I think as a society we should be doing everything we can to support each other. That includes supporting the aspirations of people like Cheryl's son. This is vitally important because proactive thinking on the subject will prove to achieve a reduced spend in public housing, which has taken centre stage as a big issue for many Australians and the major political parties.

What do you think?

I hope this story creates a discussion and helps us explore a solution - as I am sure Cheryl's story is not unique and that there are many who aspire to be better than they are, but are being held back by bureaucracy.

Please read about our National Tenancy Body, Anti Discrimination and Housing Affordability campaigns. We need you to join the fight for tenant rights!

It’s CONFIRMED – you will rent for life

It appears as though Australian tenants have woken up from the great Australian dream, that is owning their own home, to the nightmare that is the frightening reality of renting for life.

An analysis of data published by the Australian Bureau of Statistics reveals that renting in Australia has been on a rapid increase since 1966 through to the latest Census in 2011.

The increase is also tipped to see renting shadow mortgaged owner occupiers in 2016. Renting will also shadow owned owner occupiers in the not so distant future if trends for the past 50 years continue.

The data also demonstrates a slower owned & mortgaged growth, making renting in Australia the fastest growing sector of the Australian housing industry.

The median age of tenants in rented dwellings is 37 (which is also the median age of the Australian population). Compared to owned & mortgaged owner occupied dwellings at 52, it is clear that tenants make up the majority of the Australian population, which also include young families and older children still living with their parents in rented dwellings.

Table demonstrating leading rented dwelling growth that is expected to exceed mortgaged dwellings in the August 2016 Census.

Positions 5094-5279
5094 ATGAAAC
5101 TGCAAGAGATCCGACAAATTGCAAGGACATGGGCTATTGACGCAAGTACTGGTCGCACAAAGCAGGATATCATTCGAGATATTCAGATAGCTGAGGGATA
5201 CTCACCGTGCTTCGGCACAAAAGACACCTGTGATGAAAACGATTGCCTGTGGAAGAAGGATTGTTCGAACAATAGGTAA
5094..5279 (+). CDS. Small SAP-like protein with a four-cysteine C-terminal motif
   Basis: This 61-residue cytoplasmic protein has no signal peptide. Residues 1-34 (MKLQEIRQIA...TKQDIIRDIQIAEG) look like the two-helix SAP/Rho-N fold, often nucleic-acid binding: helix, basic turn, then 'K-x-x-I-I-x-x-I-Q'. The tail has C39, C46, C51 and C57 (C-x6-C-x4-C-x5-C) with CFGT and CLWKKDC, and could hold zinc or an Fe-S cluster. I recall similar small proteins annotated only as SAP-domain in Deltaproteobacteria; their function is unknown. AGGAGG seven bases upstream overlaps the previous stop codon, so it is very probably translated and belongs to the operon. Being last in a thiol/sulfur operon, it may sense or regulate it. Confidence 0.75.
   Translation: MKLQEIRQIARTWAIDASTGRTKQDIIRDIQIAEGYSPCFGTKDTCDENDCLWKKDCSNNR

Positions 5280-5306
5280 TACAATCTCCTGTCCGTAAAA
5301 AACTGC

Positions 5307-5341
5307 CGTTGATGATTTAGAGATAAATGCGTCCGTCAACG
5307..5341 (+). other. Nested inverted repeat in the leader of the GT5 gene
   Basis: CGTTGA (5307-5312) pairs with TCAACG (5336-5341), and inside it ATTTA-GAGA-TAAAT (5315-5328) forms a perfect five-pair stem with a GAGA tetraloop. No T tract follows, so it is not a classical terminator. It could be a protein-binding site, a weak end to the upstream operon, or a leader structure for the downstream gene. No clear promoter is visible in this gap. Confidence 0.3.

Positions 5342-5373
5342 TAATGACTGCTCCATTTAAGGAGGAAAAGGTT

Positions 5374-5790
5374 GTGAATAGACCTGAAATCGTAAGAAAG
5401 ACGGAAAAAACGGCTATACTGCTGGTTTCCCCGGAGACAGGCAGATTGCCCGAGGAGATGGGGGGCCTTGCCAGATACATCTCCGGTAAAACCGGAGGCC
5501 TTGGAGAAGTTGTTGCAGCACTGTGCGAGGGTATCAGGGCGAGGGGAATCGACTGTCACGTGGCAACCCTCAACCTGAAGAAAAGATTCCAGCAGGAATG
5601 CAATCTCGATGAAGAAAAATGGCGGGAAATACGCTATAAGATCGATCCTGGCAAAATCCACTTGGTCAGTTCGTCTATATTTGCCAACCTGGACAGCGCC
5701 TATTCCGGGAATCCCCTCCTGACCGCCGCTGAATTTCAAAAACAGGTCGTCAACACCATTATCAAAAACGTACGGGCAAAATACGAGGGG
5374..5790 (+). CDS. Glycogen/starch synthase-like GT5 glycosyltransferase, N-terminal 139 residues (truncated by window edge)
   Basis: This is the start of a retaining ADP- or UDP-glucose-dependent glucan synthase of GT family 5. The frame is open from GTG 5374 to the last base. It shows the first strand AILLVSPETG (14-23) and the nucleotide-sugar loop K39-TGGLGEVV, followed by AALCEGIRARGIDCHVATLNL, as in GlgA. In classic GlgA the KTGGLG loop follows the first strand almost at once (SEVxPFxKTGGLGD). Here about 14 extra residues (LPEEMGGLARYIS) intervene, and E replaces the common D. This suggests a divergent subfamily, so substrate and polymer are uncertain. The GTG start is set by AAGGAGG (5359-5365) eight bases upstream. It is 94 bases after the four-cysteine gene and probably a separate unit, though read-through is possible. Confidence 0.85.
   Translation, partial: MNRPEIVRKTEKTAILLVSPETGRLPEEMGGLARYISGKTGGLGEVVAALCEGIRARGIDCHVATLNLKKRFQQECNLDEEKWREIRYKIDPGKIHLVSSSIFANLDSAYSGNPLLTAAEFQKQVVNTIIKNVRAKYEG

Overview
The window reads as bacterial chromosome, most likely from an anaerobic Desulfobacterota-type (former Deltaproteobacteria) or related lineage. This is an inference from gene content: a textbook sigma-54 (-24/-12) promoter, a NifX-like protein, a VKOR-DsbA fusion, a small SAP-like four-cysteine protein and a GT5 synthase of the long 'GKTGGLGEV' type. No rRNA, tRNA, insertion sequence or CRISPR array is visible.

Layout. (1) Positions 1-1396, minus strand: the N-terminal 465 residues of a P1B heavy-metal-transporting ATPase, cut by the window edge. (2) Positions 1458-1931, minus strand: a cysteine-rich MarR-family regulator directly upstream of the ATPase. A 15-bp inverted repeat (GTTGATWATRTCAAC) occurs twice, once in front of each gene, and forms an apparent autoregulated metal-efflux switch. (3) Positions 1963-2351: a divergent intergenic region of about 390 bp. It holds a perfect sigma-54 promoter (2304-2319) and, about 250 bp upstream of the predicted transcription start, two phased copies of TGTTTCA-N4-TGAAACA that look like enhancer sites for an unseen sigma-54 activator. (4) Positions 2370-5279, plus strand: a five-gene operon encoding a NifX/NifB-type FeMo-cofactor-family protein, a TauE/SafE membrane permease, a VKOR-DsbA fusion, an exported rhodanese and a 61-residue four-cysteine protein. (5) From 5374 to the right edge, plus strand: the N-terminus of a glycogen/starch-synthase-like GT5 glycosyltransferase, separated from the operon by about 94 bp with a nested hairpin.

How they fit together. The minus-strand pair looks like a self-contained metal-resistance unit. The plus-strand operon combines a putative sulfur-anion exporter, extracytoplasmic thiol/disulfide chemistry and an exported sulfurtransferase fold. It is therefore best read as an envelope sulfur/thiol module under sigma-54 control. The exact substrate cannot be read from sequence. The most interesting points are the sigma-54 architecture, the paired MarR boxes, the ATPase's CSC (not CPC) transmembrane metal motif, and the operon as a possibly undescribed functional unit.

Analysis conducted by the Tenant Rights Party demonstrating leading rented dwelling growth that is expected to exceed mortgaged dwellings in the August 2016 Census.

Australian tenants are faced with this uncertain future due to the Housing Affordability crisis.

It's a double-edged sword that ensures the high cost of rent impedes even the best of efforts to save a deposit for a house. At the same time, property prices grow further away from what ought to be the real value of property, due to unfair economic policies such as negative gearing.

We see the wealthy amassing more and more wealth in housing, at the cost of a fair go for the honest and hard working Australian renters that have done nothing to deserve the stigma of being labeled a second-rate citizen for renting - a view which is shared by many non-renting Australians.

So what does renting for life mean for me?

Being forced to rent for life could have a devastating impact on tenants. These impacts include:

  • Heavy reliance on super funds & savings, as rent will still need to be paid throughout retirement
  • Many Australians sell high value assets (such as the family home) in the later stages of life to pay for aged care living and support
  • High cost of moving and related expenses e.g. removalists, bond cleaning, bond claims, utilities (cancellations and new installs), etc.
  • Constantly increasing rents
  • High stress and other health impacts, due to the problems many tenants face when renting
  • Constantly debasing the family due to a lack of long-term lease options (which can be destructive to education and the emotional & mental well-being of all family members)
  • Unlikely to be able to have companion or family pets
  • Never experiencing the comfort, safety and general well-being from living in your own home

Renting has the potential to be a beneficial stepping stone to owning your own home. If it weren't for the double-edged sword described above, renters could have the chance of someday owning their own home by saving a deposit while renting. This will remain an impossibility unless there is serious change.

Tenants are instead finding themselves trapped inside a viscous cycle of renting they can never escape.

Tenants deserve to have a say in their future. It's time for change and it starts with you. Join the fight for tenant rights!

Please read about our National Tenancy Body, Anti Discrimination and Housing Affordability campaigns. We need you to join the fight for tenant rights!